I beyond highly recommend SIT: Jordan.
To begin, this program used to be titled Modernization and Social Change, but the name switched to Geopolitics, International Relations, and the Future of the Middle East. Just so you know!
I began my experience in Jordan not with SIT, but with a small, independent language center for two summers. While we went on trips and I enjoyed that experience, SIT gave going to Jordan a whole other dimension.
The staff is extremely supportive. I was met at the airport by a staff member, and everything was very organized. After, we went to the hotel to stay for a week of orientation, which did a very good job of preparing us for Jordan. I felt it could have been maybe a little shorter, but I had experience in Jordan before, so that may just have been me. The hotel was very nice, and it was lovely to get to know staff and fellow students during that first week. Throughout the entire program, the staff went above and beyond to help us feel comfortable, to support our Arabic, and to support us during the ISP/internship period.
After the first week, we were given a stipend and sent to live with our host families. SIT GIVES A STIPEND- THIS ONE IS 50 JD A WEEK. This is a huge draw to SIT for me. I didn't know about the stipend originally, and I was shocked to find out about it because other, similarly priced programs do not offer one. This is a major pull to SIT- I spent very little of my own personal money on cost of living expenses. Also, SIT offers a Pell Grant match which is super helpful.
The host families are also an amazing aspect of SIT. I learned much more Jordanian Arabic and much more about Jordan's culture than before, and most of the host families were pretty amazing. Some people only had so/so experiences, but they were in the minority. In general, everyone was happy to have that support and family atmosphere. People really welcome you quickly, but also most families have been with SIT for a while, so your presence isn't a huge deal either. I loved that, and felt pretty comfortable almost immediately. Also, the food was AMAZING.
Academics were okay. I would not necessarily say this program shines in that department. Classes are usually taught by guest speakers, who come in and give a lecture on one topic. However, it was cool to learn from a variety of perspectives, and we often went on field visits (such as to the senate, local NGOs, etc). Arabic classes are not heavily emphasized, and if your goal is to learn a whole lot of fusha or Arabic in general, I would think about a different program. This program shines in giving you a diverse set of speakers who present a variety of ideas, as well as providing an amazing host family experience (which helps with Jordanian Arabic), and putting on great, informative trips. It is just not extremely rigorous academically.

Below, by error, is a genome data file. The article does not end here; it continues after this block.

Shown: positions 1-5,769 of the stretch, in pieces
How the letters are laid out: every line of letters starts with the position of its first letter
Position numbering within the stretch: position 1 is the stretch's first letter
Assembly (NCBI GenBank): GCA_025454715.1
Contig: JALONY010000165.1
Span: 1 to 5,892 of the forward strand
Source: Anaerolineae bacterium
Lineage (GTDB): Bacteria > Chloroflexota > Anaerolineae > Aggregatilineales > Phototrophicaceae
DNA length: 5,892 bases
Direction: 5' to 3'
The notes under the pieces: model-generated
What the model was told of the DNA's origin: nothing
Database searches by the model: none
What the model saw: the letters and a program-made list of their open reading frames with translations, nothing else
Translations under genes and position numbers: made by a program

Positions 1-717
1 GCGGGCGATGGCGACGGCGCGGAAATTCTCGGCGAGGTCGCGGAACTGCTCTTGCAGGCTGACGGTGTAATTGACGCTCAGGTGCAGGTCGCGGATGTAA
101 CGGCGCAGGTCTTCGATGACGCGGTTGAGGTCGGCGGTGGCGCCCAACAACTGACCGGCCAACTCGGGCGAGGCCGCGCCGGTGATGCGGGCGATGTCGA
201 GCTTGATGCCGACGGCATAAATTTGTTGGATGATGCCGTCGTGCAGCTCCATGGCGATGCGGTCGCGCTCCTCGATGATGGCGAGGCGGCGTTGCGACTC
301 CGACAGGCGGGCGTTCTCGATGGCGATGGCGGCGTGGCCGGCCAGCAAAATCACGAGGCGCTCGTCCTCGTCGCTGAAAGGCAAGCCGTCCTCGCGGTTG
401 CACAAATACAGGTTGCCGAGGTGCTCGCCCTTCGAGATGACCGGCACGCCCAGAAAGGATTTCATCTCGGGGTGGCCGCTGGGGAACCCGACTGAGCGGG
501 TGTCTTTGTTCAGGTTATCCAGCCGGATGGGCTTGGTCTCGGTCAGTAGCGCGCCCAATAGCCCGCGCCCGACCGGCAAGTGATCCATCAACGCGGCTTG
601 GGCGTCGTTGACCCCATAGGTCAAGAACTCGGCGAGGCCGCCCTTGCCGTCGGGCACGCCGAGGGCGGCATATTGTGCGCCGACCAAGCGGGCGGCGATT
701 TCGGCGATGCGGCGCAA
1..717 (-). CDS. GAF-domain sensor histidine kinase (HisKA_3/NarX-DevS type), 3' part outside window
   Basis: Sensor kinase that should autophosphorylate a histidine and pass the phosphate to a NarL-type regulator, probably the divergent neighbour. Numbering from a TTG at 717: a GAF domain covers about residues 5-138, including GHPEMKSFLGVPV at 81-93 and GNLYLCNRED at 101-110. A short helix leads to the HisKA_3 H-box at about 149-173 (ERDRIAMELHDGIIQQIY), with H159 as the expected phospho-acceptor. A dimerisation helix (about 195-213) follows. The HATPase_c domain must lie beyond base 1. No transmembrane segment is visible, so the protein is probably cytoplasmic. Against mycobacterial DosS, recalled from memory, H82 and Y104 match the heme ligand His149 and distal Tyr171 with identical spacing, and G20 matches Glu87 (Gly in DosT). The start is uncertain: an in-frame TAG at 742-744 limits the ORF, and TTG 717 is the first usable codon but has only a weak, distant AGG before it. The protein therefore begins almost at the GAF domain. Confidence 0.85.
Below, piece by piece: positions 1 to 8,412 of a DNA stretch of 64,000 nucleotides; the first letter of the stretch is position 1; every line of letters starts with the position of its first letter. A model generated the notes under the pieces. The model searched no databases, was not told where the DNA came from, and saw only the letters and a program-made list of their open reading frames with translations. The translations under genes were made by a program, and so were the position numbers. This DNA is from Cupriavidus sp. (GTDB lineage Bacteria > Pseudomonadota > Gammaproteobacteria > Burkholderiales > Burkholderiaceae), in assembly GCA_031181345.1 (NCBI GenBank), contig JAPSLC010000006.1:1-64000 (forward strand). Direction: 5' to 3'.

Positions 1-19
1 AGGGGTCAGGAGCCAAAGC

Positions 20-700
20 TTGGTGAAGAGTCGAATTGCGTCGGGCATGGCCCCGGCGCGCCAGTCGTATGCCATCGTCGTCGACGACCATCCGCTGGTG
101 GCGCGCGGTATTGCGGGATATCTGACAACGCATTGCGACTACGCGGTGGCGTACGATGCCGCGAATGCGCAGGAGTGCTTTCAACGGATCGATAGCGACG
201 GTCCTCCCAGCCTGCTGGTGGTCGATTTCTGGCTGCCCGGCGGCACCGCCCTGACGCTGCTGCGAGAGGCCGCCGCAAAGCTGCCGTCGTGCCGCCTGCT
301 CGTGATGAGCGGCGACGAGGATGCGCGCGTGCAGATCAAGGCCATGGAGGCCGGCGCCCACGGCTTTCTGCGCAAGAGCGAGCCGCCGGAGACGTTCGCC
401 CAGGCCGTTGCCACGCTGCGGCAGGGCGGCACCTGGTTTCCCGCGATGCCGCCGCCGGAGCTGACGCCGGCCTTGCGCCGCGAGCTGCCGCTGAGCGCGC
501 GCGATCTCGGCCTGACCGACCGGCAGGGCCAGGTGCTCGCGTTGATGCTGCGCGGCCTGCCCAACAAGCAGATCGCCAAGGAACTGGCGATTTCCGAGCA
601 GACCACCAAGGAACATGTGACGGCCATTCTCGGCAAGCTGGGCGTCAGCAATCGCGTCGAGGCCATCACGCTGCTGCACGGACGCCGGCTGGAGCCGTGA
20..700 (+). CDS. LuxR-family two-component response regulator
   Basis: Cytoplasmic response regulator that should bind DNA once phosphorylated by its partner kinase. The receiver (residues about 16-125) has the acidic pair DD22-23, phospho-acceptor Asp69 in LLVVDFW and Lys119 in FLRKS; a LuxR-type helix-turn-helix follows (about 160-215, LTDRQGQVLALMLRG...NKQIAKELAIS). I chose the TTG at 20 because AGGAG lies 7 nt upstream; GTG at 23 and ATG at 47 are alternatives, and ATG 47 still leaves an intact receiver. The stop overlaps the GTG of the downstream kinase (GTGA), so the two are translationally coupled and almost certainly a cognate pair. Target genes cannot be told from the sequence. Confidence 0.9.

That said, students get the option to do an internship or independent research project, and that was an amazing experience. I did a research project, and the opportunity to conduct field research while abroad is not one to be taken lightly. People always ask me about it when I bring it up, and it helped in an internship interview. It helped me identify a field of study I want to go on to get a Masters in, and the overall support system was great! Students who did internships also seemed to learn a lot and enjoy their work.
I definitely felt like I came away learning a whole lot about Jordan and the region, especially considering I had studied there previously. Additionally, a trip to the UAE was included in our tuition. This was amazing- we got to see the contrast between Jordan and a wealthy Gulf state, which fit the program theme well. We also had tons of fun in Dubai!! In Jordan, we went to Um Qais, Petra, Wadi Rum, the Dead Sea, and Aqaba. All of those trips were super, super fun!!
In all, I highly recommend SIT: Geopolitics. The trips were great, the host families were unique, and you get much more for paying the same amount as comparable programs. Even though the academics are not rigorous, I think I learned more about Jordan and the Middle East than my friends on comparable programs. The research project was an invaluable opportunity. However, I did feel like I learned less Arabic. The woman who directed the Arabic program was great and always willing to offer extra help, and I adore her! But overall, I think the program emphasizes it less.